By that measure, the collective IQ of Congress would rank somewhere between vaguely idiotic and utterly moronic. The complete dysfunction that has taken hold in Congress, after all, is in many ways a product of the inability of a group of people to wrestle with the opposing solutions of tax increases and spending cuts. The idea that some form of added revenue and hefty spending cuts can coexist side by side without hurting the economy was so unthinkable to many in the GOP that it helped to break down the system.
Now that the supercommittee is wrestling with similar issues as it tries to cut $1.2 trillion from the budget by Nov. 23, there are signs—albeit tentative ones—of Fitzgerald’s mark of intelligence after all. Two conservative lawmakers who are also members of the powerful deficit committee, Sen. Patrick J. Toomey (Pa.) and Rep. Jeb Hensarling (Tex.), have begun lobbying their colleagues to embrace hundreds of billions of dollars in tax hikes as part of the group’s work. Their proposal makes significant cuts and lowers tax rates, but indirectly raises revenues by eliminating certain loopholes and deductions.
Their party patriots, as reported by the Post’s Peter Wallsten, are aghast at the idea that these men might be able to—gasp!—see two sides to resolving this problem at one time. “We’ve not had a conversation like this within the party in two decades,” said Rep. Patrick McHenry (N.C.), apparently astonished at the concept that any conservative would even let such an idea enter his mind.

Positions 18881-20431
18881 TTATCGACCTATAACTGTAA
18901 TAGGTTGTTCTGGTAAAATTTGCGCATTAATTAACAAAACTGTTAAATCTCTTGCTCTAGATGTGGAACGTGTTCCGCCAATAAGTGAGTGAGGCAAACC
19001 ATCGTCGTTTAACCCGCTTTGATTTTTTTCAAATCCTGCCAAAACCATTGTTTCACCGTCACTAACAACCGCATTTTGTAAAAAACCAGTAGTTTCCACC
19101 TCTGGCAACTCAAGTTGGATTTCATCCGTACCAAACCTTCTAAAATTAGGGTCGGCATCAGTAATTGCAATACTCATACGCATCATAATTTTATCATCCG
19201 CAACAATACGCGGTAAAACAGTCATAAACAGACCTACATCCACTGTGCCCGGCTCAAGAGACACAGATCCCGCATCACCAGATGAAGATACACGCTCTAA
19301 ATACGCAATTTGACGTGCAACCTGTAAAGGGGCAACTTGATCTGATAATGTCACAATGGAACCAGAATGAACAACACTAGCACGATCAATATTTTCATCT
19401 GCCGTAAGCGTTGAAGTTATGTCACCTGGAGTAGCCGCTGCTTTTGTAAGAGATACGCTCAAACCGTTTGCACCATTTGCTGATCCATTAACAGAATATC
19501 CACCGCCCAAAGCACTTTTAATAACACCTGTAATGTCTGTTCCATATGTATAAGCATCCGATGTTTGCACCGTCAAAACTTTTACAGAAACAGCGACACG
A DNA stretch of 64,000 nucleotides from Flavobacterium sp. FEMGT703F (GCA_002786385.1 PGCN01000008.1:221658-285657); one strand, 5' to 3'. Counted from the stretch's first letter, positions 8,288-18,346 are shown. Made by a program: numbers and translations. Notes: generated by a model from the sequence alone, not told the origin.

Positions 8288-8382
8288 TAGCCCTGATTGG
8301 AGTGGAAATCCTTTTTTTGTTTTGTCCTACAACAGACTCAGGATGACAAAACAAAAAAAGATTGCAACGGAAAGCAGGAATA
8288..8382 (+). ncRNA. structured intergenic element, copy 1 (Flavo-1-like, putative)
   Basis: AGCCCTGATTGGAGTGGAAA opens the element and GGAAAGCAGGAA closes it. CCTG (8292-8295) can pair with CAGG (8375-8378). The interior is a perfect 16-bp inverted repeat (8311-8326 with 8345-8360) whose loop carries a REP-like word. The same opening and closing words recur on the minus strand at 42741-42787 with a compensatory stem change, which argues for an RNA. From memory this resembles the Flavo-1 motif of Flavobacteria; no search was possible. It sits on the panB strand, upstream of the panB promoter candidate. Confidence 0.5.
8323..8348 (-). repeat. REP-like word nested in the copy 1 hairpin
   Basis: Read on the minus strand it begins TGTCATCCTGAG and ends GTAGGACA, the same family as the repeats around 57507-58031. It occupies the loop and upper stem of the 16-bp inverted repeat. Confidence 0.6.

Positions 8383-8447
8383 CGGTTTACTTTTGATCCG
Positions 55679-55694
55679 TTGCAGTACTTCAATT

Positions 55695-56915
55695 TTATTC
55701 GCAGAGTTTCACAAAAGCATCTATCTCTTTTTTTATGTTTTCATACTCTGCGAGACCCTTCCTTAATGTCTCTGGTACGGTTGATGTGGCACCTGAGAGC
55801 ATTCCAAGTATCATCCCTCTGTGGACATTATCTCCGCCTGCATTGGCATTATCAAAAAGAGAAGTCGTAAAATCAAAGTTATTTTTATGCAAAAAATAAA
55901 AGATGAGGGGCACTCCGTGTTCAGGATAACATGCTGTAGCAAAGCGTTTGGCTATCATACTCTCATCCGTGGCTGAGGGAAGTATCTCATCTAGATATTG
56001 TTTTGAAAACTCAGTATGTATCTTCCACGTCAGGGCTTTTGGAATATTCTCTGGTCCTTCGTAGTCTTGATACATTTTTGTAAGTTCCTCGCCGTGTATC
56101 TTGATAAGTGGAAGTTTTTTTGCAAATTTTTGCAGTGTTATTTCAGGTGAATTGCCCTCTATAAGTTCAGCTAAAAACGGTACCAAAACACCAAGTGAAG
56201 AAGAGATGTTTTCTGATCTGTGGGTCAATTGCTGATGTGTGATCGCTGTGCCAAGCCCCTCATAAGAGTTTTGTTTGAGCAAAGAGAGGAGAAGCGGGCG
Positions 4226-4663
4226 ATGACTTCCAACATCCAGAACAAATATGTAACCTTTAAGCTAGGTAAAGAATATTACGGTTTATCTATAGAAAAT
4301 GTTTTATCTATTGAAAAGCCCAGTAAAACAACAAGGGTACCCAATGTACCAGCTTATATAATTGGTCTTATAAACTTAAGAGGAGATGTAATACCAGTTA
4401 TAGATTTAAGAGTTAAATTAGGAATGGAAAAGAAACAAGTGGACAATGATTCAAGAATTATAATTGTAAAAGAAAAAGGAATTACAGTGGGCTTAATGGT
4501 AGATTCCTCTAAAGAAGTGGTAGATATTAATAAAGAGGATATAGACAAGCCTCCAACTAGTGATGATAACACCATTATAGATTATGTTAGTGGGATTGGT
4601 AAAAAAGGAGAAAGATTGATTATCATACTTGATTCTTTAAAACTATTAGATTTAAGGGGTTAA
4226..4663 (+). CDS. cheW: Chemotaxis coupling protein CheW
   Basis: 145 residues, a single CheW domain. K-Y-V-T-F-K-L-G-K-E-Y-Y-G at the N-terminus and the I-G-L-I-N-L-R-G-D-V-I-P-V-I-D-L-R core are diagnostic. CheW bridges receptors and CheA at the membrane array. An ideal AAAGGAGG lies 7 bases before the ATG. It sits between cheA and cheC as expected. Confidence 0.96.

Who knows whether the proposal could succeed. Democrats have dismissed the notion that the tax hikes are a concession because of other cuts offered to the wealthy. There’s still plenty of skepticism that a deal will be reached by the now looming Nov. 23 deadline. And the shocking development that two Republicans might actually be willing to eliminate tax loopholes is hardly a sign that Congress’s dysfunctional tendencies are over.
But perhaps it’s a first step toward recognizing that the dogmatic principles that all too often drive the political conversation in this country are downright ineffective. Many of our leaders seem to believe that it is only by showing their unwavering faith in a particular credo that they can prove their strength. Somehow, steadfast allegiance to doctrine has come to define leadership in this country, rather than open-mindedness, albeit anchored in one’s principles.
Nuance and pragmatism, as President Obama has made clear, do not always help. But they are hardly antithetical to leadership, and indeed should be part of any leader’s attributes. Fitzgerald called an ability to function amid contradictory ideas the mark of a first-rate intelligence. But one could just as easily call it the mark of a first-rate leader.
More from On Leadership:
Bowles & Simpson: The supercommittee’s big question
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